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VOL. 128 | NO. 78 | Monday, April 22, 2013




PR in the Not-For-Profit World

By Lauren Hannaford

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Lauren Hannaford

One of the things we take a lot of pride in is the number of not-for-profit clients we work with. I currently handle five not-for-profit accounts, and each is unique and exciting in its own way. If you can’t intern at an agency, one of the best ways to get your “PR feet” wet is to do an internship at a not-for-profit in college.

Like businesses with goals to raise revenue numbers, not-for-profits work around the clock to fundraise and win grant dollars and sponsorships. The difference is that after all of the events, communication, fundraising and luring of corporate sponsors, the funds must be put to work through programs and services for those in need. And, that is why the aforementioned efforts are critical.

Because fundraising is so critical to our not-for-profit clients, engaging a PR agency is also critical for many reasons:

1. Making your not-for-profit stand out in a city with thousands of organizations fighting for the same funds

2. Lack of time to commit to PR or inability to keep a full-time employee on staff because of funds

3. Event support and promotion

4. Sponsor recognition through media relations

5. Media attention that attracts granting foundations/organizations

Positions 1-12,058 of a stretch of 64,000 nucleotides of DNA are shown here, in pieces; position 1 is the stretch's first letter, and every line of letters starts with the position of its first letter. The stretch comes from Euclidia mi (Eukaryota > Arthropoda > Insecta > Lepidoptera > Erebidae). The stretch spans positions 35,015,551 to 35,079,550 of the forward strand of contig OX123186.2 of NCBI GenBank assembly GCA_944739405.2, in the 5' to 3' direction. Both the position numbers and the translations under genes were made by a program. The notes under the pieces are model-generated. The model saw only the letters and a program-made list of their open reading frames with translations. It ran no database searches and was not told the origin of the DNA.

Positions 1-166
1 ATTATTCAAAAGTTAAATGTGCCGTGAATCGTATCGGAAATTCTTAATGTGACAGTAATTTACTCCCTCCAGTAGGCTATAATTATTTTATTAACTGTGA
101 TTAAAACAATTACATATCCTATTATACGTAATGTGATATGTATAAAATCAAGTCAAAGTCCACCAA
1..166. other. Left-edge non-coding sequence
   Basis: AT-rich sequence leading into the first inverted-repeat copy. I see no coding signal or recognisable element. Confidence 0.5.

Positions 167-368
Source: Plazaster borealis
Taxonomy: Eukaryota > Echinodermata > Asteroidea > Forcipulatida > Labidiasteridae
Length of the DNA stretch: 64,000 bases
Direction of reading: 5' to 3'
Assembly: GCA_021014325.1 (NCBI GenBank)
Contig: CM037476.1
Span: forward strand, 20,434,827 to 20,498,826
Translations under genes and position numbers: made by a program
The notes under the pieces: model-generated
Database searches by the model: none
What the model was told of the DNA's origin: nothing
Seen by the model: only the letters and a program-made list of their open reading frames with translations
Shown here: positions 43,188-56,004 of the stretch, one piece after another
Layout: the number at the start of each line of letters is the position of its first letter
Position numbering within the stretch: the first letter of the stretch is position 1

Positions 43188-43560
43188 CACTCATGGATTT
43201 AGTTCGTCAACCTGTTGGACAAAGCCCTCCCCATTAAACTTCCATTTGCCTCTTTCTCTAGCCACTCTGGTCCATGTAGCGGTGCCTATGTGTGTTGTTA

6. Volunteer recruitment

7. Program and services outreach and awareness

Through the numerous not-for-profit clients that I’ve had the pleasure of working with, one thing remains the same. They are all passionate about their mission. They have to be! That’s why getting a big story about a new program or effort for a not-for-profit is so exciting. When we get feedback about results from our efforts, it’s very rewarding because we know that it will ultimately help individuals and community-wide efforts in some way. Here’s a checklist of tactics that I try to think about often for my not-for-profit clients. One just might spark a new idea for you!

1. Look beyond the program or service to the individual who will be receiving the service.

2. Think about how that individual or community group gets their news and communicates.

3. Time pitches and stories (as best you can) close to the timeframe of grant applications.

4. Share success stories like crazy.

5. Communicate through all types of media and advertising when possible.

6. Always be thinking about how to reach new donors.

7. Find ways to make fundraising events stand out.

Lauren Hannaford is an account manager with Obsidian Public Relations, a Memphis-based PR firm.

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